Niko Klein of The Loyolan, the newspaper of Loyola Marymount University in Westchester, has penned a great new article featuring his three favorite pastrami locations in LA – all of which happen to be RC Provision clients: Nate ‘n Al’s, Factor’s, and Langer’s.
Los Angeles didn’t invent the Jewish deli, though we have adopted it and perfected it. The birthplace of the classic Jewish deli is New York, specifically the Lower East Side, which was an immigrant hub at the dawn of the twentieth century. Nineteenth century German immigrants brought the idea of the Delicatessen to America, and Jewish immigrants later borrowed the idea in order to provide a kosher offering to the growing Jewish population in The Big Apple. While European Turks had created meats similar to pastrami in centuries past, the pastrami we know today was an American Jewish invention upon coming to America and encountering previously untold quantities of cheap beef. According to the documentary “Deli Man,” the Jewish deli is on the decline, with thousands in New York in 1931 and now only 150 in all of North America. This astonishing statistic proves Los Angeles to be nothing less than a hub of the Jewish deli, with over ten in the city.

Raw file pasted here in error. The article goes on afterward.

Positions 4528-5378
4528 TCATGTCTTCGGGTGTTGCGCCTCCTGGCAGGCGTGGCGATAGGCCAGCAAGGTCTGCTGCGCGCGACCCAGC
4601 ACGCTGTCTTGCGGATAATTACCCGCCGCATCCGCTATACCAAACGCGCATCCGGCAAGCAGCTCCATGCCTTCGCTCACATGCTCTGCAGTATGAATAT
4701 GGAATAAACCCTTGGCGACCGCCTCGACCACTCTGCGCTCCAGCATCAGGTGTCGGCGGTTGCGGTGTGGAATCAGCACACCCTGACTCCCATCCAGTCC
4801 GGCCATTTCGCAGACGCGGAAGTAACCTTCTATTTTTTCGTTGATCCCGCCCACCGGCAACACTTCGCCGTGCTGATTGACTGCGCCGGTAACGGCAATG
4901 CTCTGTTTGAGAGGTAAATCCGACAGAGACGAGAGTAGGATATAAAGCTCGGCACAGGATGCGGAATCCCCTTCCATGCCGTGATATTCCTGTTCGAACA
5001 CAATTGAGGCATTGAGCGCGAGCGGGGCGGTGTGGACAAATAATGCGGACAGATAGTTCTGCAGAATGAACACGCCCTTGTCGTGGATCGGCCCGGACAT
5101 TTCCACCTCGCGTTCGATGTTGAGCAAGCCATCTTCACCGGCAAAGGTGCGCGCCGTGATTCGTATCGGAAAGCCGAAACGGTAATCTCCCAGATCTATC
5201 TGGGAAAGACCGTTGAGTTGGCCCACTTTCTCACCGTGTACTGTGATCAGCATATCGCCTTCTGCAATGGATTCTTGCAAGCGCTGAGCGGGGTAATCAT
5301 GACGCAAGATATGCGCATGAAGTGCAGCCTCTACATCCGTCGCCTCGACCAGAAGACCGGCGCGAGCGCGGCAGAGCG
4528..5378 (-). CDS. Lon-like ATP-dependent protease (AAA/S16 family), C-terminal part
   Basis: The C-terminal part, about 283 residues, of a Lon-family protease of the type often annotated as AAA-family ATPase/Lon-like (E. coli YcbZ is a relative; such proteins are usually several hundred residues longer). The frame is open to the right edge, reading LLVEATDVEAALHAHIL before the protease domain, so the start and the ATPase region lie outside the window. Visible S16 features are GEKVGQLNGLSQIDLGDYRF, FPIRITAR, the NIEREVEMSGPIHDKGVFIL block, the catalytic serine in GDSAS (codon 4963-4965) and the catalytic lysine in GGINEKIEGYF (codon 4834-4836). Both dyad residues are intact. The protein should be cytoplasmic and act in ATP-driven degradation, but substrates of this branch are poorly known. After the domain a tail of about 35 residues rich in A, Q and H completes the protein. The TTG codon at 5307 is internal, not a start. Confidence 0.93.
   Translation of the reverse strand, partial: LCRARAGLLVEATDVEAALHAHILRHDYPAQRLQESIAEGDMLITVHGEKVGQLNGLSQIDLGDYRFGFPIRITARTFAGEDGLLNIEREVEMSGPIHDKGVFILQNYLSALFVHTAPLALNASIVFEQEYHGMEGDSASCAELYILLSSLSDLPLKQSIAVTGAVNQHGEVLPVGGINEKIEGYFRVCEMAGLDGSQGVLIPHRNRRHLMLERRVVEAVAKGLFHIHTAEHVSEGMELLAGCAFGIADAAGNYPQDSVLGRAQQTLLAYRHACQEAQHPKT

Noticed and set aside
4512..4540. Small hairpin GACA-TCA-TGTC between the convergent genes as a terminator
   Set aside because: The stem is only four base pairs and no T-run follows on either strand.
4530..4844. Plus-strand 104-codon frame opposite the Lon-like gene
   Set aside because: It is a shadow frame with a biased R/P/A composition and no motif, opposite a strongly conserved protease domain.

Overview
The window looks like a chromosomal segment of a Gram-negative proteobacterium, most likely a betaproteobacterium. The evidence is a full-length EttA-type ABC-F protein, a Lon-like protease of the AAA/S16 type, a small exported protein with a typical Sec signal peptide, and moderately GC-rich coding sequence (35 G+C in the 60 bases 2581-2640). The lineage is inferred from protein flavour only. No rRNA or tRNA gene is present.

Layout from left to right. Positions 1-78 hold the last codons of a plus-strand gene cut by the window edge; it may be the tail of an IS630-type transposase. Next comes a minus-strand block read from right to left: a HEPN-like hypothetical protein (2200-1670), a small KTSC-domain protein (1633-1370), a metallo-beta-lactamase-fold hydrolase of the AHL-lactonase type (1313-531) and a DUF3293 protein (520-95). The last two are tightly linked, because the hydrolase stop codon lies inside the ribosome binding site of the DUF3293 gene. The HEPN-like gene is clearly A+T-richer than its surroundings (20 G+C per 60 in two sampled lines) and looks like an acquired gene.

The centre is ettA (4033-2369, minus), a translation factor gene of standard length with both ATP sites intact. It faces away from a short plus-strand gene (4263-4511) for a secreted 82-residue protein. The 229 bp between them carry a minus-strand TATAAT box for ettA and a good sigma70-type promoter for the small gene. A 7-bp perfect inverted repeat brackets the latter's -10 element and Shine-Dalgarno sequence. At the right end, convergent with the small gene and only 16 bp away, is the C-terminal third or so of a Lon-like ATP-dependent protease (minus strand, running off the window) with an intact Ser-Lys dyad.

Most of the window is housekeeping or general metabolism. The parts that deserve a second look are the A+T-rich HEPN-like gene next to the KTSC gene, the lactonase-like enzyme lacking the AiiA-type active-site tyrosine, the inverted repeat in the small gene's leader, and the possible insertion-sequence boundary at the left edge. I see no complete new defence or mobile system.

Categorized by seemingly endless menus and even more mouthwatering delicacies behind a glass deli counter, I’ve decided to stick to these two classics: a pastrami on rye and a cup of matzo ball soup. While some people may claim loyalties to their Reuben sandwich, potato knish or corned beef sandwich, a great Jewish deli relies on its high-stacked pastrami as a benchmark. Any fan of Seinfeld will remember George’s love interest, Vivian, claiming “I find the pastrami to be the most sensual of all the salted, cured meats.” I have to say I agree. If you’re willing to spend upwards of $15 on a sandwich, there’s hardly anything that quite satisfies a lunch hunger like hot pastrami stacked high on seedy rye.